“This is more hygienic than dining at a hawker center,” echoed Mdm Murni, a housewife who came all the way from Woodlands. “The variety of dishes available is nice and the price is affordable,” said Mdm Zaliah and Mdm Murni in unison.
The machines, operated by JR Vending, offer local and western meals, including Grilled Salmon with Mixed Vegetables, Roasted Chicken with Mushroom Sauce, Salted Egg Yolk Pasta with Shrimps, Chicken Penne with Cream Sauce, Chicken Bolognese with Spaghetti, Mutton Rendang with Briyani Rice, Japanese Curry Rice, Claypot Chicken Rice, Vegetarian Bee Hoon and Yang Zhou Fried Rice with Brown Rice, priced from $3.50 to $5.
I ordered Seafood Horfun and waited around 200 seconds for the dish, which came piping hot from the vending machine.
So how’s the taste? Not bad, okay, said the interviewees. My take on the flavour? I still prefer food cooked by a human. There’s nothing that can beat a home-cooked meal, isn’t it?
Besides the two ‘Chef-in-Box’ machines, there is a cluster of vending machines in a corner selling snacks, muffins, cookies, sandwiches, canned drinks, freshly-squeezed orange juice as well as hot beverages.
As stated by JR Vending, meals are packaged and prepared in a central kitchen, hence there is no staff needed to man the café. For this reason, this concept can ease the problem of labour shortage in the F&B sector, said DPM Tharman at the launch, according to Channel NewsAsia.
Robot Can Cook, So Can You!
Nowadays, apart from robotic or automatic services, we can even ‘hire’ a robot to cook. The robot chef, invented by scientist Mark Oleynik with his start-up firm Moley Robotics, was first introduced in the 2015 Asia Consumer Electronics Show.
Built with 20 motors, 24 joints and 129 sensors, the robotic arms and hands are made to chop, stir, pour and grasp ingredients, utensils, pots, bottles and dishes.
The robot comes with a purpose-built kitchen, which is said to be equipped with an oven, hob, dishwasher, sink, a touchscreen unit and an iTunes’ style library of recipes. It has the ability to concoct up to 2,000 different meals with the finesse of a master chef as it is programmed to replicate Tim Anderson’s cooking movements consistently.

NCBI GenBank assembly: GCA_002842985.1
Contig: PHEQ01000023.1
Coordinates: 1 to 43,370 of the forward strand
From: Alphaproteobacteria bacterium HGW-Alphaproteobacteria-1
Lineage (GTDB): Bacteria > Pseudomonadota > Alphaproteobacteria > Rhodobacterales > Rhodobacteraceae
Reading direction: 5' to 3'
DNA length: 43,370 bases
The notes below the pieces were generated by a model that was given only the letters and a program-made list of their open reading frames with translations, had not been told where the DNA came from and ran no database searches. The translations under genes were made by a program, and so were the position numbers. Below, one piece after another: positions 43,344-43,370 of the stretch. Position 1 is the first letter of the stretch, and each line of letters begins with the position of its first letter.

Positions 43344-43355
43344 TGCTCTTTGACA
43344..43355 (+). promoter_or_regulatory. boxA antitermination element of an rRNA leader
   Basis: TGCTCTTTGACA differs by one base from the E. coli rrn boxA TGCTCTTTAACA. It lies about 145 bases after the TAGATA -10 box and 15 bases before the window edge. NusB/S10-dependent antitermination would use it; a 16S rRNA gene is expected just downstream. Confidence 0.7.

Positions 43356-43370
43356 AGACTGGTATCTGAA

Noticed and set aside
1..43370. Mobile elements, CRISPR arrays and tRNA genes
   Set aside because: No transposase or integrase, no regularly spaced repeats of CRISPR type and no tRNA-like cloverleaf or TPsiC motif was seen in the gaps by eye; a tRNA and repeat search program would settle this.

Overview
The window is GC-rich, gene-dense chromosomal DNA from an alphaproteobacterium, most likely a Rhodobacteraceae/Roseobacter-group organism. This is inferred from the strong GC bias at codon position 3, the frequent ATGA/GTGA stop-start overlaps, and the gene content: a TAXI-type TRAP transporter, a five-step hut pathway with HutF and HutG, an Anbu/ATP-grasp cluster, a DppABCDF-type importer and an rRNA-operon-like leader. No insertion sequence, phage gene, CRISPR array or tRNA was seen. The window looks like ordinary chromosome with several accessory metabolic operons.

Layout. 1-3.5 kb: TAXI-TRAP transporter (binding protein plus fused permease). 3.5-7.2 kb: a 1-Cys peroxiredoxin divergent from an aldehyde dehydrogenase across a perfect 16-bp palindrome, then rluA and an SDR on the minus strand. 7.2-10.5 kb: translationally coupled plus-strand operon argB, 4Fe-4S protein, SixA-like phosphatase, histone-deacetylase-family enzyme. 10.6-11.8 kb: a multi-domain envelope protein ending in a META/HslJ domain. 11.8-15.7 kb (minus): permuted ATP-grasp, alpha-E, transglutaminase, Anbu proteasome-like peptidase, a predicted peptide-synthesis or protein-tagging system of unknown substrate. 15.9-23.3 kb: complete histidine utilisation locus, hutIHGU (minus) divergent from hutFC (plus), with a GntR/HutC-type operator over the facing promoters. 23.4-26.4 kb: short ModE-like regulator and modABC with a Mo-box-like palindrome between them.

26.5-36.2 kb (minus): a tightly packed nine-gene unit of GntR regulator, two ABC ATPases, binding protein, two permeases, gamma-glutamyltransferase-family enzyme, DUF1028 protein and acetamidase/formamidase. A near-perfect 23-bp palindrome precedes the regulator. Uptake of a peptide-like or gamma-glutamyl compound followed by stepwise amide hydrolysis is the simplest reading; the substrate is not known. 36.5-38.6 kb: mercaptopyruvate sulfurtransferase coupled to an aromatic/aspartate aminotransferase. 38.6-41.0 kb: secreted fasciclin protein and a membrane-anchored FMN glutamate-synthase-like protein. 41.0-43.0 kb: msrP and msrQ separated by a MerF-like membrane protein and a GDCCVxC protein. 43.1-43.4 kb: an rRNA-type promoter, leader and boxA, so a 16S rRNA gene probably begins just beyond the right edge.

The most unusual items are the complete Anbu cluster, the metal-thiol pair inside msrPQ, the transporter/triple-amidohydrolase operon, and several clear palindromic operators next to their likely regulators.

Sounds exciting? This robot chef is scheduled to be launched in 2018 and will retail at around £10,000 (SGD $17,679).
Even though the idea of a robotic chef has a certain ring to it, regardless of how smart the robot is, it lacks the astute judgment and skill of a human cook, which takes years of experience to achieve. Moreover, compared to robotic arms, the dexterity of human hands is almost unmatched.
Can Robots Replace a Smile?
In China, a restaurant in Guangzhou had reportedly ‘sacked’ robot waiters after receiving complaints for spilling food and drink on customers and the ‘bad’ service rendered as compared to a human waiter. The news was reported in The Workers Daily, a Chinese newspaper.
The robots were often faulty and incompetent in taking orders, pouring hot water for diners, or serving food steadily, the employees of the restaurant told the newspaper.
The newspaper also stated that those restaurants in Guangzhou that had implemented the robotic services had either closed down or ‘fired’ their robots.
And despite the novelty and popularity of the use of unmanned aerial vehicles (UAVs) in restaurants, an accident involving the ‘flying waiter’ has raised concerns with regard to its safety. The mishap took place in 2014 at a TGI Fridays restaurant in New York. The mistletoe drone, on its maiden flight, had reportedly crashed into a photojournalist’s face, causing her to suffer minor cuts on her nose and chin.
Closer to home, Mr Ravi Velu, owner of Velu’s Curry, had also been exploring robotic solutions for the dire labour situation. However, after liaising with a robotics company, he eventually feels that robots cannot replace the human touch, as small details like enquiring about the customers’ well-being are difficult to automate.
“Can they [robots] replace a smile?” queried Mr Ravi. “You can have a robot, but you need that human touch. Customers like it when you ask them, ‘Are you okay?’”